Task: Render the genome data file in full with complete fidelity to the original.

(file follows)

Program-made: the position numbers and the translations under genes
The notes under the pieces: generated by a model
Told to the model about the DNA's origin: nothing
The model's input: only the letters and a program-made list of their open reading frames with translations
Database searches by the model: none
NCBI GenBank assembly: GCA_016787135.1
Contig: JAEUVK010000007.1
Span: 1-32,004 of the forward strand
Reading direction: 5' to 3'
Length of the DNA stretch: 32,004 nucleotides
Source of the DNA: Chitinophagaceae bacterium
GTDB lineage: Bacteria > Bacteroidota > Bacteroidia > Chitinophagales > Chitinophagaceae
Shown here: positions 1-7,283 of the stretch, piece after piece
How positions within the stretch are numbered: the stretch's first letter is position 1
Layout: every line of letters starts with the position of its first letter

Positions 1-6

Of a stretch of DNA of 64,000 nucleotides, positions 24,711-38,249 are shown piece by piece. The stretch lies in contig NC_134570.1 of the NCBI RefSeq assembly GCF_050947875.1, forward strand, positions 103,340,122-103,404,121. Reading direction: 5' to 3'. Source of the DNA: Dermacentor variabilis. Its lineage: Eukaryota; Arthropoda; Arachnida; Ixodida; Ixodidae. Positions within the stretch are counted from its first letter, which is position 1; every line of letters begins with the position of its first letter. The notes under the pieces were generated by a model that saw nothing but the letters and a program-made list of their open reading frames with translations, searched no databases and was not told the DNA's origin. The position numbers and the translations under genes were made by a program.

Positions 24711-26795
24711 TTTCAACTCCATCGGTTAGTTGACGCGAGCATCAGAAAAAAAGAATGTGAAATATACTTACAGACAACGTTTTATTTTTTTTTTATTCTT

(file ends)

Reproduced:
Program-made: the position numbers and the translations under genes
The notes under the pieces: generated by a model
Told to the model about the DNA's origin: nothing
The model's input: only the letters and a program-made list of their open reading frames with translations
Database searches by the model: none
NCBI GenBank assembly: GCA_016787135.1
Contig: JAEUVK010000007.1
Span: 1-32,004 of the forward strand
Reading direction: 5' to 3'
Length of the DNA stretch: 32,004 nucleotides
Source of the DNA: Chitinophagaceae bacterium
GTDB lineage: Bacteria > Bacteroidota > Bacteroidia > Chitinophagales > Chitinophagaceae
Shown here: positions 1-7,283 of the stretch, piece after piece
How positions within the stretch are numbered: the stretch's first letter is position 1
Layout: every line of letters starts with the position of its first letter

Positions 1-6

Of a stretch of DNA of 64,000 nucleotides, positions 24,711-38,249 are shown piece by piece. The stretch lies in contig NC_134570.1 of the NCBI RefSeq assembly GCF_050947875.1, forward strand, positions 103,340,122-103,404,121. Reading direction: 5' to 3'. Source of the DNA: Dermacentor variabilis. Its lineage: Eukaryota; Arthropoda; Arachnida; Ixodida; Ixodidae. Positions within the stretch are counted from its first letter, which is position 1; every line of letters begins with the position of its first letter. The notes under the pieces were generated by a model that saw nothing but the letters and a program-made list of their open reading frames with translations, searched no databases and was not told the DNA's origin. The position numbers and the translations under genes were made by a program.

Positions 24711-26795
24711 TTTCAACTCCATCGGTTAGTTGACGCGAGCATCAGAAAAAAAGAATGTGAAATATACTTACAGACAACGTTTTATTTTTTTTTTATTCTT